Phases of a Fitness Program

Posted by Ang
Sep 19 2009

The following information has been taken from the American Red Cross Swimming and Water Safety Manual.  This manual is used for the Water Safety Instructor Certification Course offered by the American Red Cross.  For more information on the WSI certification and other courses please visit the American Red Cross site.   

No matter what type of exercise program you are looking at starting, please visit your physician to help decide what type, intensity, and duration of a program would be right for you.

When an individual decides to start a new fitness regiment, there are a 4 concepts or phases to consider:

  1. Initial Phase
  2. Improvement Phase
  3. Maintenance Phase
  4. Reversibility of Training 


To start, the Initial Phase should involve lower intensity exercises.  The idea of this phase is to slowly and comfortably increase the workload for the individual.  Once the person is able to comfortably maintain 60% intensity for 30 minutes, they are then ready to move on to the Improvement Phase.  It is important to remember that the individual must be patient during this phase, it may take up to 10 weeks before the individual is ready to move on.

The Improvement Phase begins where the Initial Phase left of as the individual reaches the minimum level to attain cardiovascular fitness.  The individual must set a goal for the Improvement Phase.  They must know what they want to achieve to allow them to complete this phase.  Fitness for the individual will improve as frequency, intensity, and/or duration increase.  The individual should start this level with the ability to workout at least 3 times a week for 20 minutes at a 60% intensity level.  Improvement will come faster for those individuals who are working out 5 times a week, than those individuals who are only working out 3 times a week.  Improvement comes quicker during the Improvement Phase.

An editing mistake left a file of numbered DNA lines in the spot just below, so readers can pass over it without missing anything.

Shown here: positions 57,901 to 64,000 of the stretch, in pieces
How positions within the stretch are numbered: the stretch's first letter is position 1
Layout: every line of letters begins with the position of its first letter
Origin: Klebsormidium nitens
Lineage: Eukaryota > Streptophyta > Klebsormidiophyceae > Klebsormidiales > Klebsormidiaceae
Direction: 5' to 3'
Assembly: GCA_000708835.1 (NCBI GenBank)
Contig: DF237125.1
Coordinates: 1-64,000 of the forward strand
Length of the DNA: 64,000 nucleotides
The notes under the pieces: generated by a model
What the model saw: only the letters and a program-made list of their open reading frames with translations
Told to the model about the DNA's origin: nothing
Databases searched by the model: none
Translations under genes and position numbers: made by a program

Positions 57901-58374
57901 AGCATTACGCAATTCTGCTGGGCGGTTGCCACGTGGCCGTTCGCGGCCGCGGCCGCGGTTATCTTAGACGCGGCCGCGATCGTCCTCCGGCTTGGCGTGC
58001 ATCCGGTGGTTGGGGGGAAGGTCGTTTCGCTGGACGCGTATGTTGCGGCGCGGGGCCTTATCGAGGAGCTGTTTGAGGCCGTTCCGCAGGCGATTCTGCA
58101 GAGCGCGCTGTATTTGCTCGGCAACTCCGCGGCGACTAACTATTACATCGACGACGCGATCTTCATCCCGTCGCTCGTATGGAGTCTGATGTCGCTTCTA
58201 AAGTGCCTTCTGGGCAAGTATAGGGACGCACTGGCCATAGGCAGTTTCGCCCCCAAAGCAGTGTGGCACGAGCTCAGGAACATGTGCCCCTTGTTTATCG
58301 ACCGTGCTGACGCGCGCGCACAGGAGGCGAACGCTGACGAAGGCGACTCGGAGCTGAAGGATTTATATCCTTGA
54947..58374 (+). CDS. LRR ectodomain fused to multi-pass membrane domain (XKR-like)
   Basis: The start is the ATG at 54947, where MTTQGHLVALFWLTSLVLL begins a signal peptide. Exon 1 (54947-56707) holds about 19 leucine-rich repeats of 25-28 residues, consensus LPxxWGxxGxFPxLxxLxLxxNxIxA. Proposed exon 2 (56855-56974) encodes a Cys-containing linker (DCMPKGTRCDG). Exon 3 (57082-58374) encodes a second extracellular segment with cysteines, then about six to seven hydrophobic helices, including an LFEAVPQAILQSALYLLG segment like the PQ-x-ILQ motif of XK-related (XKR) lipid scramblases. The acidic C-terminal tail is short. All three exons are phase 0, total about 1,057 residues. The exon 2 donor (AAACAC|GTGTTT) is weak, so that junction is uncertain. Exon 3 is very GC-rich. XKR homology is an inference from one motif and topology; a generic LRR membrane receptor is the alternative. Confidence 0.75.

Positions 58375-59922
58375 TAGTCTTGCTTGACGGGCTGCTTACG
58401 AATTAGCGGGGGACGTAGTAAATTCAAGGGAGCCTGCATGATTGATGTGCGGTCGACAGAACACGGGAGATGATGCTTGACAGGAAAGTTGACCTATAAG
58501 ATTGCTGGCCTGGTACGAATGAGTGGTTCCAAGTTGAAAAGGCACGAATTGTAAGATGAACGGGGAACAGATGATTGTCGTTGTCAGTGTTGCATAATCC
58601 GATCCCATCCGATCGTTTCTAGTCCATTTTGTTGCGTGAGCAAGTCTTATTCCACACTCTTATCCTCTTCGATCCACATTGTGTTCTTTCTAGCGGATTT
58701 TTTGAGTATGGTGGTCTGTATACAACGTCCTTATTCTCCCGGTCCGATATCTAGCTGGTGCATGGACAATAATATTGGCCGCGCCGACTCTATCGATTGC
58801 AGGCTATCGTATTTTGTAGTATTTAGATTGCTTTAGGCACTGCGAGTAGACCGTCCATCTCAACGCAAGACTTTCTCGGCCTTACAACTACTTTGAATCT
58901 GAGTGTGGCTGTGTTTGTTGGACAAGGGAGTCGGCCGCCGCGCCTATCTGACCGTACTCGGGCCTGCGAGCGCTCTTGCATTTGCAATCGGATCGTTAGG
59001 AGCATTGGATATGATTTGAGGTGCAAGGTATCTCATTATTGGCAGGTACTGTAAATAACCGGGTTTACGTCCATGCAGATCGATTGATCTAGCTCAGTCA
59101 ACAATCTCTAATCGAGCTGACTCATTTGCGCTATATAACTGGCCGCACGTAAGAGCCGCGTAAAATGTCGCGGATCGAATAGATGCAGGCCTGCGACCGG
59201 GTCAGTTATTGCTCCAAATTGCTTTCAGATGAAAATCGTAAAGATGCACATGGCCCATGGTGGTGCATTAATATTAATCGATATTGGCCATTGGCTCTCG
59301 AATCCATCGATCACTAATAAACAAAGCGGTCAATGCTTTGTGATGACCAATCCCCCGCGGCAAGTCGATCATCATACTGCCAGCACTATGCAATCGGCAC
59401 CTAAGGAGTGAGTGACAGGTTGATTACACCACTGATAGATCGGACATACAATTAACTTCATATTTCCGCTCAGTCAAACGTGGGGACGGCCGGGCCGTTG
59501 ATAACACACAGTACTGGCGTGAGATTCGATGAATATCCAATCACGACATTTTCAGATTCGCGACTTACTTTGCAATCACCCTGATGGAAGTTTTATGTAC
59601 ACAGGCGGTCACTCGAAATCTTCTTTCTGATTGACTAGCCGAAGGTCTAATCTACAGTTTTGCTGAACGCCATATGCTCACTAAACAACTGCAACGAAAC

The third phase is used to maintain the fitness level when the individual reaches their goal from the Improvement Phase.  The main goal of the Maintenance Phase is to simply sustain the individuals fitness level.  It allows the individual the freedom to set different goals, like learning a new stroke or a different activity to vary their program.

The last concept to consider is the concept of Reversibility Training.  This is the one concept an individual should avoid if at all possible.  After an individual has achieved their desired fitness level they need to continue their program, for by ceasing their training or workout program, the individual will gradually return to the pre-exercise level.  It is important to remember that it does not make it any easier to return to shape if the individual has already been their once.  That individual will have to work just as hard to return to their desired fitness level as another individual who is working on achieving their desired level for the first time.  The key to remaining physically fit is for the individual to develop fitness habits that will last for a lifetime.

So when you are looking into starting a fitness program remember to consult your physician, be patient, relax, and keep it going once you start.

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